Fig. 13. Microstructure of TiB2 /TiC composite obtained by reactive sintering, 5 min dwell time at 1750 C.1

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Fig. 14. Schematic diagrams of reaction 3Ti + B4 C = 2TiB2 + TiC at (a) low temperatures and (b) high temperatures.1

Fig. 15. A representative microstructure of the composite material synthesized via RHP from dense B4 C3Ti powder blend.34

leading to the much more homogeneous microstructure that is shown in Fig. 13. The use of reactive hot pressing for 4 h at 1100 C34 yielded composite materials with ner microstructures as shown in Fig. 15, however full conversion of the starting materials into TiCTiB2 composites was not achieved. In fact, undesired

phases, like TiO2 and possibly TiN, were detected in the product materials. Bulk TiC/TiB2 composites with different compositions were obtained by means of oating zone directional solidication,50 observing the formation of an interesting eutectic structure. Spherical TiC grains of 2 m in diameter co-existing with eutectic texture were observed at a composition of 20 mol%TiB2 80 mol%TiC (Fig. 16a) indicating that the TiC content was higher than that of the eutectic composition. The microstructure of 60 mol%TiB2 40 mol%TiC composite consisted of prismatic TiB2 grains of 1.2 m in width and eutectic phase (Fig. 16b). The authors reported a eutectic composition of 28 mol%TiB2 72 mol%TiC and the composites with this composition prepared by the FZ method exhibited the microstructure shown in Fig. 17. The TiB2 TiC eutectic composite showed a lamellar texture where TiB2 platelets were dispersed in the TiC matrix. The TiB2 platelets had a thickness of 600 nm and length of 14 m and were uniformly dispersed in the TiC matrix. The microstructure of the eutectic composite showed signicant orientation along the growth direction (Fig. 17b). An increase in the grain size of the TiB2 and TiC phases was observed by reducing the solidication rate leading to an increase of the growth rate.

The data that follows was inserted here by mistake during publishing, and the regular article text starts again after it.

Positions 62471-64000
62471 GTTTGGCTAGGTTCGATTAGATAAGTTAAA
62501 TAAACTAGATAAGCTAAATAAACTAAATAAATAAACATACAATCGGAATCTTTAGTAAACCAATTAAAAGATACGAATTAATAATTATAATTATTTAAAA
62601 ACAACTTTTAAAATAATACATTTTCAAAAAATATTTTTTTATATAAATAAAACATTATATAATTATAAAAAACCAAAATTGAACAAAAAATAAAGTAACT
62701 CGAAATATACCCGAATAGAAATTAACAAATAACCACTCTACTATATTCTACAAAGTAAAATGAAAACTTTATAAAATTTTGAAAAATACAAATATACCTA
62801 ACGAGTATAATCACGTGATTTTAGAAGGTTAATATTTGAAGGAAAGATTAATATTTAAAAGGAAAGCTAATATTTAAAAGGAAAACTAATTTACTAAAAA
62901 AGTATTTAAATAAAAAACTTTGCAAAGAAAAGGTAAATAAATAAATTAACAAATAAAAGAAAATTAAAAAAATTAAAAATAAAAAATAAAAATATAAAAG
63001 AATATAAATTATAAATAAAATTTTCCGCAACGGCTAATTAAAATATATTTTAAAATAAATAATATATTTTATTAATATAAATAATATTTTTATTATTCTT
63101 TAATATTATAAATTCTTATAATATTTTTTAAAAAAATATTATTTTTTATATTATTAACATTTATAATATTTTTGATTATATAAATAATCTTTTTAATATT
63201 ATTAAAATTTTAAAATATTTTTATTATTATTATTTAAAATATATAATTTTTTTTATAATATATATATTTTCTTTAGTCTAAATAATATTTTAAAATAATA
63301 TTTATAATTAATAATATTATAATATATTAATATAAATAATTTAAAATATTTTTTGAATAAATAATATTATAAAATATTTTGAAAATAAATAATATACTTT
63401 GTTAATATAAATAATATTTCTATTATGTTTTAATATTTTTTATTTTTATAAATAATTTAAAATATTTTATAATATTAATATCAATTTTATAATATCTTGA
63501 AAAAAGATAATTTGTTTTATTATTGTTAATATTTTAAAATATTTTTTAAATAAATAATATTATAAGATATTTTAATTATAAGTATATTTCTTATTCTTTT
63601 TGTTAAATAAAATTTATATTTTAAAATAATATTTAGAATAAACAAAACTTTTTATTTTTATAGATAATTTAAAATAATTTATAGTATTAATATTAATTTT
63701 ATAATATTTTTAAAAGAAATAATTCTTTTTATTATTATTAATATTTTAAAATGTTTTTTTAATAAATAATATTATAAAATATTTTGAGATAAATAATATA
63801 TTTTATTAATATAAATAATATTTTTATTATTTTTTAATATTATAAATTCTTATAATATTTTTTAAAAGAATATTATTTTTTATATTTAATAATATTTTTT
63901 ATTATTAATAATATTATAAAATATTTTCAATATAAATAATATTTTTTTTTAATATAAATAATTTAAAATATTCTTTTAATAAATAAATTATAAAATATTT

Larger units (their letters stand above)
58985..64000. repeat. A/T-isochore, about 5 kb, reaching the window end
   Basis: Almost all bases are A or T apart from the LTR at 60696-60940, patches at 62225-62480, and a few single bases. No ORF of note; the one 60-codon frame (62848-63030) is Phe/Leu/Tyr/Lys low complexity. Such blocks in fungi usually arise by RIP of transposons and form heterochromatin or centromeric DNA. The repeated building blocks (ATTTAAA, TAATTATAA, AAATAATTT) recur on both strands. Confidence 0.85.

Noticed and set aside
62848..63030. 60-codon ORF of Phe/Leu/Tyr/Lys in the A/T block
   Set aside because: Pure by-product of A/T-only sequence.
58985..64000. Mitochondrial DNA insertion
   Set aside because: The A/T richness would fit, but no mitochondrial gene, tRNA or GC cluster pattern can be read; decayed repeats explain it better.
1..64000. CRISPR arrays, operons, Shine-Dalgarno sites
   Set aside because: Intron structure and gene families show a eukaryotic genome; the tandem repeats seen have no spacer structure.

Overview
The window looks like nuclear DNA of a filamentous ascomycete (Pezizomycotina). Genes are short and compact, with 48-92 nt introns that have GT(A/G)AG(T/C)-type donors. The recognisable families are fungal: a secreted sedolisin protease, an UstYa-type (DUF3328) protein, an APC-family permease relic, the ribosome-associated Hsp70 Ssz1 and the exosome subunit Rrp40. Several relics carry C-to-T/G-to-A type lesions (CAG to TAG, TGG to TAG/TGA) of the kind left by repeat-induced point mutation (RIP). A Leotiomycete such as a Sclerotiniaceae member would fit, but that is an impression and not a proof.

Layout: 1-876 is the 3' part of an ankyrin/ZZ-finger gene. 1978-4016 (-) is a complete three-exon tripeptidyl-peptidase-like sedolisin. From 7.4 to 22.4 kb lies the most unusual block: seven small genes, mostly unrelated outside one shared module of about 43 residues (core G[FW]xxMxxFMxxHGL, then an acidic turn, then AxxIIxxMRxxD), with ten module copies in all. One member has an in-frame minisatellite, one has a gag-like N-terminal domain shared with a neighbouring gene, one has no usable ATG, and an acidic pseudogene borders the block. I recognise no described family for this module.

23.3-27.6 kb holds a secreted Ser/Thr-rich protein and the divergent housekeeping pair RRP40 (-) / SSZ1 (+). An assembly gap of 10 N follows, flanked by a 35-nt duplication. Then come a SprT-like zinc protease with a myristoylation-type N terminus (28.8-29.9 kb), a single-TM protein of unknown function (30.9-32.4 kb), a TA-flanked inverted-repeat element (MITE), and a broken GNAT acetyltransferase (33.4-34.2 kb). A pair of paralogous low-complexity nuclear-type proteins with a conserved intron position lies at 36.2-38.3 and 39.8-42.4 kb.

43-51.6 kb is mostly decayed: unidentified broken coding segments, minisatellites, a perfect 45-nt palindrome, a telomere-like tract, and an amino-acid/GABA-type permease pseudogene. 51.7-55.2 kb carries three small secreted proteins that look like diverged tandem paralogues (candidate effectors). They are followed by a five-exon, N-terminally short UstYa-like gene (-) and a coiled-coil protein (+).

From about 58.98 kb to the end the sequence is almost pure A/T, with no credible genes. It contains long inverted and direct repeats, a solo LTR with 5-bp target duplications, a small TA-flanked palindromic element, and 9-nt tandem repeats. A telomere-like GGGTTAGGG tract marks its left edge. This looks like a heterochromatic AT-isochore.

Fig. 16. Microstructure of TiB2 TiC composites prepared by oating zone directional solidication at the composition of 20TiB2 80TiC (mol%) (a) and 60TiB2 40TiC (mol%) (b).50

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Fig. 17. Microstructure of TiB2 TiC composites with eutectic composition (28TiB2 72 mol%TiC) prepared by oating zone directional solidication for cross-section perpendicular (a) and parallel to the growth direction (b).50

The microstructural evolution during Transient Plastic Phase Processing of TiCTiB2 composites reported in a number of papers2,36 is characterised by the presence of three equilibrium phases, namely TiC1x , TiB2 and Ti3 B4 . The authors developed a model describing this microstructural evolution at various

processing steps, i.e. at various temperatures, as presented in Fig. 18.3 In particular, the formation of equiaxied TiB2 grains and of a Ti3 B4 platelet-like phase was reported. The fabrication of bulk TiCTiB2 composites characterised by nanostructure has been obtained by Lee et al.67 through eld-

Fig. 18. Microstructural evolution model for TiB2 /TiC composites fabricated by TPPP.3 (a) 800 C; (b) 9201000 C; (c) 10001300 C; (d) 13001450 C; (e) 14501600 C; (f) 1600 C soak.